Construction Literary Magazine

Fall 2020

Who’s Doing Fine?

Who’s Doing Fine?

Photograph via Getty Images

Editor’s note: This post is part IX of the Etch A President Saga, a satirical series on the 2012 Election campaign.

“The private sector is doing fine.”

Barack Obama, June 8

Mitt Romney’s senior advisor Eric Fehrnstrom is choking on a cookie from the Bethel Bakery in Pennsylvania.

“A gaffe!” exclaims Fehrnstrom. “Gaffe, oh, glorious gaffe! I did it! I gave Obama a gaffe!”

He rewinds the DVR and listens again to President Barack Obama’s June 8 press conference on the economy at the White House following a disappointing jobs reports and announcement that U.S. unemployment ticked up to 8.2% in May from 8.1% the previous month.

“We’ve created 4.3 million jobs over the past 27 months,” Obama repeats on the DVR. “The private sector is doing fine. Where we’re seeing problems is with state and local government. Often with cuts initiated by governors or mayors who are not getting the kind of help they’re accustomed to from the federal government.”

Fehrnstrom grabs his phone and tweets: “The private sector is ‘doing fine’? President Obama is not only distorting his opponent’s record, he’s distorting his own.”

Then Fehrnstrom dials Mitt Romney, who has miraculously avoided any gaffes of his own in the past two months since ridiculing an elderly gathering for serving him cookies that appeared to be “from the local 7-Eleven bakery or wherever.” (Such is the reason that Fehrnstrom was still snacking on cookies, as the campaign purchased a huge order as apology). Romney, who is in fact a human cyborg for reasons that Construction has yet to divulge, has been operating more smoothly thanks to an upgrade of his Etch A President programming.

“Yellow,” Romney says into his phone.

“Obama had a gaffe!” Fehrnstrom says.

“Joseph Smith be praised!”

“To hell with Smith, I gave Obama the gaffe,” says Fehrnstrom. “How about a little credit where credit is due.”

You gave him a gaffe?”

“Yes! I used the Etch A Sketch programming in reverse on him.”

“But I thought that I was the only non-human presidential candidate?”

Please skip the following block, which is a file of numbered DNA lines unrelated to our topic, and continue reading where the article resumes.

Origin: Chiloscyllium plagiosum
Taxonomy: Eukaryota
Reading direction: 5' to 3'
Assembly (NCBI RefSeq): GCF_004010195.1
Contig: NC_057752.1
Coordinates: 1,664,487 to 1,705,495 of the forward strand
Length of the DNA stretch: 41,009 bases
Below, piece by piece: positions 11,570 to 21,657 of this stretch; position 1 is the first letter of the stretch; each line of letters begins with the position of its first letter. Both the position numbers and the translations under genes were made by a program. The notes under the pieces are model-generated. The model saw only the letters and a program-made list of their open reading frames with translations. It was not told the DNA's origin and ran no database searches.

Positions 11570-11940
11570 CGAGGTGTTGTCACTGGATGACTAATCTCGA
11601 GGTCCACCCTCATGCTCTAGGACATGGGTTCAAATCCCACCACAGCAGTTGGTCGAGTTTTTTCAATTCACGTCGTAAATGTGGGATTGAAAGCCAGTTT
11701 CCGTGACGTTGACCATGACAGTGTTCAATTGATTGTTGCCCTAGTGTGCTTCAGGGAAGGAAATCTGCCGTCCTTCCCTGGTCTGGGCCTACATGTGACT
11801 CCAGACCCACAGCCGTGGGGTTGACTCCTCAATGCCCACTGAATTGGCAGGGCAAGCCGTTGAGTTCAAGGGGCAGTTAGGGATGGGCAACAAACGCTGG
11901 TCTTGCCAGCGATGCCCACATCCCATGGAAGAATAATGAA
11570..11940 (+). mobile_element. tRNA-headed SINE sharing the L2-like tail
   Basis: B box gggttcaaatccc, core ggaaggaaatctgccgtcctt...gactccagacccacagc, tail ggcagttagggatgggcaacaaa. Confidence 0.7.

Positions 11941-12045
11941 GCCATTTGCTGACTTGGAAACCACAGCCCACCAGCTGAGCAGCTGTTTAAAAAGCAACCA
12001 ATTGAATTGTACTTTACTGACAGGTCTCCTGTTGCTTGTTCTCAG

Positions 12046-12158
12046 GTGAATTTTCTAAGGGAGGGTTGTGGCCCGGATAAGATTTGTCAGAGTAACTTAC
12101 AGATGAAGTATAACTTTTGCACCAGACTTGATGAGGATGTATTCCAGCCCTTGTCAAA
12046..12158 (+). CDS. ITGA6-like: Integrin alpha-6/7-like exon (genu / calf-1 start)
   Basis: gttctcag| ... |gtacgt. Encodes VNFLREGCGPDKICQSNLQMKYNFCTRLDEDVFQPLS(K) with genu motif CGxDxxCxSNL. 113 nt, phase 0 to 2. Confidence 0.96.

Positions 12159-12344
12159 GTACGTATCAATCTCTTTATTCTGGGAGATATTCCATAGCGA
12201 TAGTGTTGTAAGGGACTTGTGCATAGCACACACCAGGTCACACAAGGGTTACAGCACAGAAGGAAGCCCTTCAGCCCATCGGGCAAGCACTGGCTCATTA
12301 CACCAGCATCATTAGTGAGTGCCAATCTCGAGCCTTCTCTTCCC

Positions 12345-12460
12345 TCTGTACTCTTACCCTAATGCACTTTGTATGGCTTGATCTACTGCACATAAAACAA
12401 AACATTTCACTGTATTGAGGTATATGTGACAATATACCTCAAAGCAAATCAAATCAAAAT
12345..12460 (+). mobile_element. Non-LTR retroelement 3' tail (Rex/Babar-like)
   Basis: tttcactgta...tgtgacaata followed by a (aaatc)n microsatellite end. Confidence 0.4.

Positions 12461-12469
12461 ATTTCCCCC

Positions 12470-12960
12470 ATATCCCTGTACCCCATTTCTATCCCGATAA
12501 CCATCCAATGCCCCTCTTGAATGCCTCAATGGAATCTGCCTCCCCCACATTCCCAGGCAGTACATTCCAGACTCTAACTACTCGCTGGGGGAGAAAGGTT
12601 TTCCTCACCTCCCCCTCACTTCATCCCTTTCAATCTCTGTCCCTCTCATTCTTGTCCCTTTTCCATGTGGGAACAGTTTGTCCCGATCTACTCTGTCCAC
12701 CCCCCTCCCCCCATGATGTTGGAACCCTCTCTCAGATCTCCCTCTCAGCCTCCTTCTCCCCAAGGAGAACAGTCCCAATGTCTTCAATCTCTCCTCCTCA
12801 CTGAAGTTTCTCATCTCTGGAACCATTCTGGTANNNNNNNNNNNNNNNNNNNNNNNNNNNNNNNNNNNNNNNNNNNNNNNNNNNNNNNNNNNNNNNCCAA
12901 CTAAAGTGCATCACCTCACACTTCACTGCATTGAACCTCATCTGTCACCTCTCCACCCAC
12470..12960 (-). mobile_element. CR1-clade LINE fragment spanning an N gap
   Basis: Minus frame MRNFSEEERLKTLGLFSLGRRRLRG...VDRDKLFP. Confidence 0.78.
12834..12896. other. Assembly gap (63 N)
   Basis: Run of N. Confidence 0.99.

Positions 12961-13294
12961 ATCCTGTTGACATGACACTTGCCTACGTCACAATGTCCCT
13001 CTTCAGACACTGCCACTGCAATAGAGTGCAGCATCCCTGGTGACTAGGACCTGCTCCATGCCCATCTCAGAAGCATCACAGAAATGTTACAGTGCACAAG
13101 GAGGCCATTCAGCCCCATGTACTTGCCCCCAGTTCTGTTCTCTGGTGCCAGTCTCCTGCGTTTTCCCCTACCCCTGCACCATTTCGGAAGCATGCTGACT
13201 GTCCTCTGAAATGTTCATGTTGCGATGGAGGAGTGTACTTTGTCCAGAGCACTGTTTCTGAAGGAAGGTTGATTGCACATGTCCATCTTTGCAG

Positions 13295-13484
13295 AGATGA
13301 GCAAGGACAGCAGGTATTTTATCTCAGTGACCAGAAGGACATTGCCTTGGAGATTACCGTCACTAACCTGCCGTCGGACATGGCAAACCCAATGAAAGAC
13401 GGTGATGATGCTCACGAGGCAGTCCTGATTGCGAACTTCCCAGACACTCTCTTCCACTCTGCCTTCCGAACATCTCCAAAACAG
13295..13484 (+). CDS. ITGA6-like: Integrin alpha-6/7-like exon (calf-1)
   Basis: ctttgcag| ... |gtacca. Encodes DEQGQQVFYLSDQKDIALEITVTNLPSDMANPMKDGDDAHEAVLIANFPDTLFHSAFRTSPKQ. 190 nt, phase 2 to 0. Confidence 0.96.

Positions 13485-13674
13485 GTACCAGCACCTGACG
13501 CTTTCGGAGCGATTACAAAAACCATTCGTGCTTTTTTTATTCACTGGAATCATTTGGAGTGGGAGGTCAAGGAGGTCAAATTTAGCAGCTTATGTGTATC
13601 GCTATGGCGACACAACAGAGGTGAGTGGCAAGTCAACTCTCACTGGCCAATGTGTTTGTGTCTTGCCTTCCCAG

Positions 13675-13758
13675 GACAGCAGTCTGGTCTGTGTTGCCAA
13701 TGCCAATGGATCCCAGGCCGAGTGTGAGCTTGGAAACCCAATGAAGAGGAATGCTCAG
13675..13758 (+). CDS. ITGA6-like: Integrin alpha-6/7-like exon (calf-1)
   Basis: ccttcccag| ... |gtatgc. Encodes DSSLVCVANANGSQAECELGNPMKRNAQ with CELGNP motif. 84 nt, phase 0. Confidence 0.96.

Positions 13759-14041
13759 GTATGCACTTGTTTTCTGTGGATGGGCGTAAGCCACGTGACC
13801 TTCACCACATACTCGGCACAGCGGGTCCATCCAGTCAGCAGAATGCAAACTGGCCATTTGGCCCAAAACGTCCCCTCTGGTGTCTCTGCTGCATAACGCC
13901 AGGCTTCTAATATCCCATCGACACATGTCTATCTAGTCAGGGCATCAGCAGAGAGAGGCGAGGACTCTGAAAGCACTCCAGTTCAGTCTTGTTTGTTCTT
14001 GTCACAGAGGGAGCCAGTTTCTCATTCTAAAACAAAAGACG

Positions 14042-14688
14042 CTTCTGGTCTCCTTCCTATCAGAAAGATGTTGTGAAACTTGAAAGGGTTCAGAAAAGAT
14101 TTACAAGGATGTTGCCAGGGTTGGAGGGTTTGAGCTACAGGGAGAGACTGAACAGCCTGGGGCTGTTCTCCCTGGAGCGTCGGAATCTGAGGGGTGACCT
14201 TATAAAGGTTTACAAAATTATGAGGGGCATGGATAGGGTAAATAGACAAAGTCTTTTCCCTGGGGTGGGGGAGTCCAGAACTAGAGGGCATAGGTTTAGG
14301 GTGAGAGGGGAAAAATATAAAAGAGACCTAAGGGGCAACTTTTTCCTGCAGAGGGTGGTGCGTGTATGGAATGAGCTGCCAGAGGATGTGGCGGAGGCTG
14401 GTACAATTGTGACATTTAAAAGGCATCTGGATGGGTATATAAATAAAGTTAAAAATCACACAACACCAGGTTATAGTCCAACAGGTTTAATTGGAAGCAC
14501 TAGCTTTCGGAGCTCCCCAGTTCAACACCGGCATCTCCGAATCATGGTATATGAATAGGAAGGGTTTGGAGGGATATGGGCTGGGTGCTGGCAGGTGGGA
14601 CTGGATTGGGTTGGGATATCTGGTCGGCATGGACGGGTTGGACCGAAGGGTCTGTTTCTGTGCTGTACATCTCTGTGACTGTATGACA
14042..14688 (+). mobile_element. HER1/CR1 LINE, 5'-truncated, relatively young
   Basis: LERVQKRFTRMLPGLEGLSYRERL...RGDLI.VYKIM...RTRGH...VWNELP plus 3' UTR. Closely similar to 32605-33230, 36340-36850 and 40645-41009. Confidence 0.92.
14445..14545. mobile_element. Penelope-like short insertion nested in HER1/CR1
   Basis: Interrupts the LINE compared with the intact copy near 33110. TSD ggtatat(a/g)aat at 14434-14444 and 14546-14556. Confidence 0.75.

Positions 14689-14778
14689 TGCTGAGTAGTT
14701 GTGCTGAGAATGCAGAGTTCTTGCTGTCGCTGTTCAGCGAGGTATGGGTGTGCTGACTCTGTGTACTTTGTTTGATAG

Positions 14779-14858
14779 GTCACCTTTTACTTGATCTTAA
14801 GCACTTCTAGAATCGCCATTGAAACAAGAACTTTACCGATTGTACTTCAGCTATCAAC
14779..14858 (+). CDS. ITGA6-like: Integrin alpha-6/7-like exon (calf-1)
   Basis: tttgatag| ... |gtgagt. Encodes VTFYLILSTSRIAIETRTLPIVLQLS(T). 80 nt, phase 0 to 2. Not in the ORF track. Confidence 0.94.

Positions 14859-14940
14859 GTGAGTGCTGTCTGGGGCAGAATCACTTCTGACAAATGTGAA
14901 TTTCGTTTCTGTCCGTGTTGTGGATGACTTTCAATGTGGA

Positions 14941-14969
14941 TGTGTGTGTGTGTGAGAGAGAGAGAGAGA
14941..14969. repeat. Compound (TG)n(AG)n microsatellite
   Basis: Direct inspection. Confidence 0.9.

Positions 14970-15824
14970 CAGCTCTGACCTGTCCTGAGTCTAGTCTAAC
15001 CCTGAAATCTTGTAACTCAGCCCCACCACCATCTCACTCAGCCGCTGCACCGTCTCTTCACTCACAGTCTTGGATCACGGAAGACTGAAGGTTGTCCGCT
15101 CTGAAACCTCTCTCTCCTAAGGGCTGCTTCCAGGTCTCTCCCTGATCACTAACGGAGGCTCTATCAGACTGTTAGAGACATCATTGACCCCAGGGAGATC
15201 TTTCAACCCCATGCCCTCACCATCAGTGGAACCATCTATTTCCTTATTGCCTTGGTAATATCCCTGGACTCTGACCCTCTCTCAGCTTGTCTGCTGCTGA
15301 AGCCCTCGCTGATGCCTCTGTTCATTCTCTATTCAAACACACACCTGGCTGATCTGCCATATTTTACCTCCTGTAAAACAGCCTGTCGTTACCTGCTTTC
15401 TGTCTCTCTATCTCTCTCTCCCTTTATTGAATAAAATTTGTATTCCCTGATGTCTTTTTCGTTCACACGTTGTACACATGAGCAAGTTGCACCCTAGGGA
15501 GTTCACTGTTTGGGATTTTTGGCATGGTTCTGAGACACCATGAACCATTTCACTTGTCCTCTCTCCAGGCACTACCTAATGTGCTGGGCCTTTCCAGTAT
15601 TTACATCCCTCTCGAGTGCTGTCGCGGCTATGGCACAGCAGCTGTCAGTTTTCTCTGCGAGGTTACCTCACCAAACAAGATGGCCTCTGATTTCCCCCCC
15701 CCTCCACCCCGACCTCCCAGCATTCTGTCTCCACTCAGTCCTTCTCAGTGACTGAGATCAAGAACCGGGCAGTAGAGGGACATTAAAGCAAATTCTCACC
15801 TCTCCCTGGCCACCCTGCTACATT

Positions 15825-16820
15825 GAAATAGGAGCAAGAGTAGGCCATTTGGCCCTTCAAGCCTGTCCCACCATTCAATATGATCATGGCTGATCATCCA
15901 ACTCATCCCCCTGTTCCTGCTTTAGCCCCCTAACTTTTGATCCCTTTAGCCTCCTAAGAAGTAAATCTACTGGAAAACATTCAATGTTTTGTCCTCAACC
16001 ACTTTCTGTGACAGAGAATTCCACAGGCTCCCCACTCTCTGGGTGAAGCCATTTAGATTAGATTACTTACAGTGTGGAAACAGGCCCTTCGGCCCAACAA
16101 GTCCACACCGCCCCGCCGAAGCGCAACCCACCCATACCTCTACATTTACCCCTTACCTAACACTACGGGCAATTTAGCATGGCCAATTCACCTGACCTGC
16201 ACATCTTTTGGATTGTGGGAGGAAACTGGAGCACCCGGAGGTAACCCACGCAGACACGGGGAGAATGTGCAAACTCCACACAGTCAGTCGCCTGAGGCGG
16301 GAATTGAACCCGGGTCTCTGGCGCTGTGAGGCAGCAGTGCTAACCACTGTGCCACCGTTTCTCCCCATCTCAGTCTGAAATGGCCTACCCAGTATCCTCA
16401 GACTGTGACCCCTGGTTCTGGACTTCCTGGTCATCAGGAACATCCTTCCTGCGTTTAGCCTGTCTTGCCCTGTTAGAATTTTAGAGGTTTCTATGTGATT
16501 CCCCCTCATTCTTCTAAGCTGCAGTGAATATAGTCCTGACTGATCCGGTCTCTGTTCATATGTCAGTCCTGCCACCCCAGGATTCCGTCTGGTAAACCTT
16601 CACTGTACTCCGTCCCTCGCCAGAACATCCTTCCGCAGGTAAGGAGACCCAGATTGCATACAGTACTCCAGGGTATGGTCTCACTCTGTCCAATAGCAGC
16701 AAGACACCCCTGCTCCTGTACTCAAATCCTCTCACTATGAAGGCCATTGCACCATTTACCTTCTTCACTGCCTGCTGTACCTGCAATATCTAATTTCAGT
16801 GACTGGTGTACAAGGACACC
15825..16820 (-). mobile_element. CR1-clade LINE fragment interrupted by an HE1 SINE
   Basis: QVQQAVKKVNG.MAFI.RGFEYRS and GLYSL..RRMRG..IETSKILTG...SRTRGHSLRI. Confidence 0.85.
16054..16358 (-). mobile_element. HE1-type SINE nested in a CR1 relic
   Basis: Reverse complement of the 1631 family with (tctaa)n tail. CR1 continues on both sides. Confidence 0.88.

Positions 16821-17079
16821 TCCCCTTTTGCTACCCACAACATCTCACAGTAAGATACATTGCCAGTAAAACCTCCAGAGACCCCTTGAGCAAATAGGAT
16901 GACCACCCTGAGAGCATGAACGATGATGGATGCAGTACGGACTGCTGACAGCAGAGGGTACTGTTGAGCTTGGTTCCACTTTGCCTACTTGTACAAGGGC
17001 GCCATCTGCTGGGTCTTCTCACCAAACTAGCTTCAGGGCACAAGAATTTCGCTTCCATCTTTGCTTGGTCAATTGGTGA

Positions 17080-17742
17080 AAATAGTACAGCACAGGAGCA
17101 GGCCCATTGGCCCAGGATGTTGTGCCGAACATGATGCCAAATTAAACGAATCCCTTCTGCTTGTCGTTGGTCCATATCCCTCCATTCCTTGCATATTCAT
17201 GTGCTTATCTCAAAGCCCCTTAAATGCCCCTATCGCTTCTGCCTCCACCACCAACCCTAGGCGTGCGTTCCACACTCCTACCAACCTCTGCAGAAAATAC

“You are, don’t worry. But I was able to recruit a few White House insiders to stick a computer chip up Obama’s ass that sends electric signals to his brain and actually shakes him out of order.”

“How’d you get a chip up his ass?”

“Nevermind that, we’re wasting time,” Eric says. “I’ve already tweeted about Obama’s remark, now you’ve got to jump on this, too.”

“But Eric, you know that Barack is kinda right here,” says Mitt.

“No, no, no!” exclaims Fehrnstrom. “You need to say that the remark reveals how out of touch the president is. You need to say that you can’t understand where the president is coming from. Say that it makes you scratch your head in bewilderment.”

“But it does make some sense, Eric. The job picture in the private sector is brighter than in the public sector. Since the recession officially ended in June 2009, private companies have added 3.1 million jobs while local governments have cut 601,000 jobs. Corporate profits have risen 58 percent since mid-2009. Meanwhile, the median net worth of families plunged by 39% from 2007 to 2010, to $77,300 from $126,400. Hasn’t been so low since 1992.”

Fehrnstrom picks up his Etch A President iController and shakes furiously. RoboMitt’s face goes blank on the other end of the phone.

“Now what were you saying, Mitt?”

“This remark from the current president defines what it means to be detached and out of touch with the American people,” says Mitt. “Such a comment will go down in history as an extraordinary miscalculation and misunderstanding.”

“Exactly,” says Fehrnstrom. “Now go tell that to the American people.”

And Mitt did.

For the next five days, Fehrnstrom and Romney—two men who know the power of a gaffe from their own series of stupid remarks—would use the statement to assail the Obama campaign as “really out of touch with what is happening across America.”

Fehrnstrom’s mind continues racing. We need a commercial, he thinks. We need to repeat this gaffe four times within a 30-second spot. We need to repeat it as we flash the following phrases over ominous scenes of long-lines and empty homes: 23.2 million Americans are in need of work. 40 straight months over 8% unemployment. Middle-class struggles deepen under Obama. Millions of homeowners underwater on mortgages. The president’s response? “The private sector is doing fine.” The private sector is doing fine? ‘The private sector is doing fine.’ How can President Obama fix our economy if he doesn’t know it’s broken?

Ferhnstom’s next task: Find another gaffe. The computer chip up Obama’s ass was only good for one slip-up. The campaign was short on funds to invest in the longer-lasting computer chip that might ensure them gaffes throughout the campaign season. An idea comes to him: Perhaps this gaffe can be leveraged for new campaign donations to the pro-Romney super PAC Restore Our Future. He hears the distant sound of ringing slot machine.

“Sheldon,” he whispers.

Fehrnstrom dials the phone.

“Yellow,” answers casino mogul Sheldon Adelson, the billionaire who helped keep Newt Gingrich’s failed presidential campaign alive during the Republican primaries.

“Sheldon, do you think the private sector is doing fine?”

“Could be better,” says Adelson.

“I think you know how to make it better,” says Fehrnstrom.

“Is $10 million good for now?”

“It’s fine,” Fehrnstom says, grinning. He takes a bit of a cookie.

“Well it’s just the tip of the iceberg. I’m worth $24.9 billion. Do you know how much 5% percent of that is?”

Fehrnstom chokes on the cookie. “It’s better,” he says between coughs.